Cyberattacks hold ‘potentially significant impact’ on countries’ credit ratings: Fitch Report

Cyberattacks hold ‘potentially significant impact’ on countries’ credit ratings: Fitch Report
Representational imageCanva
  • Cyberattacks are a growing risk with countries devoting more resources to defend against them.
  • The research firm says that cyberattacks carry a tail risk with “potentially significant impact” on creditworthiness.
  • Rich countries, countries with lower preparedness and those with geopolitical tensions are amongst the top targets of cyber attackers.
Cyberattacks are a growing risk with countries devoting more resources to defend against them, according to a report by Fitch Ratings. The research firm says that cyberattacks carry a tail risk that could have a major impact on the creditworthiness of victim countries.

“Ranked alongside other sovereign creditworthiness drivers, the risk of a severe cyberattack is a tail risk, a low probability event but with potentially significant impact,” said a report by Fitch Ratings.

Tail risk refers to the chance of a loss occurring due to a rare event, based on predictions using a probability distribution.

Complimentary Tech Event
Transform talent with learning that works
Capability development is critical for businesses who want to push the envelope of innovation.Discover how business leaders are strategizing around building talent capabilities and empowering employee transformation.Know More
Countries with little capability to defend against cyberattacks are at a higher risk, as seen in the 2022 ransomware attack on Costa Rica, which is said to have caused losses to the tune of $30 million per day.

“Cyberattacks constitute a relevant and growing concern for sovereigns. However, their tail risk nature and lack of historical precedents make them a hard risk to predict and measure,” said Charles Seville, senior director, Fitch Ratings.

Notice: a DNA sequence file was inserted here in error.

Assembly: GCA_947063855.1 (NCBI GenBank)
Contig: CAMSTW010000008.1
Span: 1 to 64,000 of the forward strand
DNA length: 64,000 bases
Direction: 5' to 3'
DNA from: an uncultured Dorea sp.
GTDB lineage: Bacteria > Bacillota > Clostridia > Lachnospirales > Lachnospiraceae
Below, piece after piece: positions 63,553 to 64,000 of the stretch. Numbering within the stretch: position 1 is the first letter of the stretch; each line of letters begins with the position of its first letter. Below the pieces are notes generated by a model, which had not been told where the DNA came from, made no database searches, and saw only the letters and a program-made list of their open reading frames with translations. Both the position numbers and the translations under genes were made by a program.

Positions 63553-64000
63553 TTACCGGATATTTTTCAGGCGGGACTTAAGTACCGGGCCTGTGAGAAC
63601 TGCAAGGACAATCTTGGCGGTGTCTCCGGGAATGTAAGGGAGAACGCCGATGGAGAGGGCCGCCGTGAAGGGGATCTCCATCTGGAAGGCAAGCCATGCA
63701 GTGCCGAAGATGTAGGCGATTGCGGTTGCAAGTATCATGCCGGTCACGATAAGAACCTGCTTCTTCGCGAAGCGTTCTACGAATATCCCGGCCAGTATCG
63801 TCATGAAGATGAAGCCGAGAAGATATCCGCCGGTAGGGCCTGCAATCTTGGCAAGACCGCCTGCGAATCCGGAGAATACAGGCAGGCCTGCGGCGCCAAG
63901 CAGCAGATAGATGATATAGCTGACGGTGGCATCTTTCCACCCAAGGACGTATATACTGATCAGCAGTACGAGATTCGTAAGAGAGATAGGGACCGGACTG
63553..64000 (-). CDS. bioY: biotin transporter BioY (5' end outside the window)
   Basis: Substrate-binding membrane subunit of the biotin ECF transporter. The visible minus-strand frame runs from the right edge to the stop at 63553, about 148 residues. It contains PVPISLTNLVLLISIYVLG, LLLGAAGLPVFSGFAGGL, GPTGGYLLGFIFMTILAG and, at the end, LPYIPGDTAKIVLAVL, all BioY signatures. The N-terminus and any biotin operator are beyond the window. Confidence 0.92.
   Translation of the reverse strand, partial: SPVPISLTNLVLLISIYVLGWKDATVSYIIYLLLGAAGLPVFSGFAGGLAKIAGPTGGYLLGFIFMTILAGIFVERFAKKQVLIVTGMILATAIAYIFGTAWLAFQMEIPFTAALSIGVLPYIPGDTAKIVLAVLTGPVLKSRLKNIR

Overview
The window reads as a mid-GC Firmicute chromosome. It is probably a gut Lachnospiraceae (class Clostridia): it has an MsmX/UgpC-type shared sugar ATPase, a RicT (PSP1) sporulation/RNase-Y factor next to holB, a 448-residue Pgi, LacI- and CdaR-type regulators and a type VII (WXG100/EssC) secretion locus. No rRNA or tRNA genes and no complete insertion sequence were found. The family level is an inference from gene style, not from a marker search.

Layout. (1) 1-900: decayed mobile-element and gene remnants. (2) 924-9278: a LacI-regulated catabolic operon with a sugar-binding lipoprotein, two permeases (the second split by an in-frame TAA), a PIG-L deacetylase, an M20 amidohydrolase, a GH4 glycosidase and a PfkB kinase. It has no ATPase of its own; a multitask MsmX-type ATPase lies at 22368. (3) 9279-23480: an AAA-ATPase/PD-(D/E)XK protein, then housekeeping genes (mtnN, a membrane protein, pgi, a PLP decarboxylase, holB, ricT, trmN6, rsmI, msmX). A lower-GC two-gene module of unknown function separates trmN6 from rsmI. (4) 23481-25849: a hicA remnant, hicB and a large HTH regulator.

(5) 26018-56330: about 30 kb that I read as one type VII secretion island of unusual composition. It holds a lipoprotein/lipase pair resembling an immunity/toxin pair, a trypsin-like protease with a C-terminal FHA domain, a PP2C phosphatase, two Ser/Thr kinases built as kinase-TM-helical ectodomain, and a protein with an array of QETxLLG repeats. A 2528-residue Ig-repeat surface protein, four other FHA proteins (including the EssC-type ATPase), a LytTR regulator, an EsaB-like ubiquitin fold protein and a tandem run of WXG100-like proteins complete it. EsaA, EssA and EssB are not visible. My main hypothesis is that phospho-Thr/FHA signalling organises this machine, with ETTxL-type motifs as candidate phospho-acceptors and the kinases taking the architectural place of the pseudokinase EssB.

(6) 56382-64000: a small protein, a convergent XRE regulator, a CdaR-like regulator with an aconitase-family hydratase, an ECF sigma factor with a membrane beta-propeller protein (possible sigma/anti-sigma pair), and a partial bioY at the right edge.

The unpredictability of cyberattacks has meant that determining the exact impact of these events on the countries’ creditworthiness is difficult, more so when these attacks have not had a substantial impact on countries’ ability to repay liabilities. This is also why cyberattacks have not figured so far in ratings action by Fitch, the firm says.

The Fitch report also stated that most of these attacks have caused limited damage and have not affected economies sufficiently, so far, to show up in statistics.

Countries with geopolitical tensions, low preparedness among top targets

According to the research firm, countries facing geopolitical tensions and those with low preparedness against cyberattacks are amongst the top targets.

For instance, after talks between US and Russia failed on Ukraine’s future in NATO, cyber attackers took down more than a dozen Ukrainian government websites. Ukrainian officials pegged the number at 70, although most of the websites were restored within an hour of the attack.

A month later, as tensions between Russia and Ukraine continued to escalate, cyber attackers again took down multiple Ukrainian government and bank websites, days before Russia’s full-scale invasion of Ukraine.

Further underlining how geopolitical tensions have led to an increased incidence of cyberattacks, Russia, China and the US are the top three countries facing cyberattacks, according to real-time data from security firm Kaspersky. Tensions between the US on one hand, and Russia and China on the other hand, have been elevated for a while now.

Richer countries and countries with weak cyber security also make for tempting targets, according to Fitch.

While attacking developed economies could give the hackers a bigger payday, these economies have stronger buffers to prepare against these attacks and test contingency plans to deal with the fallout.

Earlier in October, a pro-Russian hacker group ‘Killnet’ was reportedly behind a cyberattack against more than a dozen US airport websites, but the hackers only managed to create temporary inconvenience.

‘Profit is the most common motive’

A big payday is the most common motive for cyber attackers, according to the report.

“As the case of the 2022 ransomware attack on neutral Costa Rica demonstrates, they can strike anywhere and profit is the most common motive,” the report added.

Cryptocurrency hacks, for instance, have resulted in over $2 billion worth of cryptocurrencies being stolen by hackers in 2022 alone. This includes high-profile attacks like the one on Binance, the world’s largest cryptocurrency exchange by volume – hackers stole $570 million from a blockchain linked with Binance in October this year.

From a sovereign perspective, too, the treasury and central banks are the most critical targets, according to the report – for instance, hackers stole $81 million from the Bank of Bangladesh’ forex reserves, making it the most high-profile attack on a central bank.


CBDC trial a landmark moment in the history of money: Shaktikanta Das

10 things to know about Fusion Micro Finance IPO that opens from Nov 2 to Nov 4

Markets turn choppy ahead of US Fed monetary policy outcome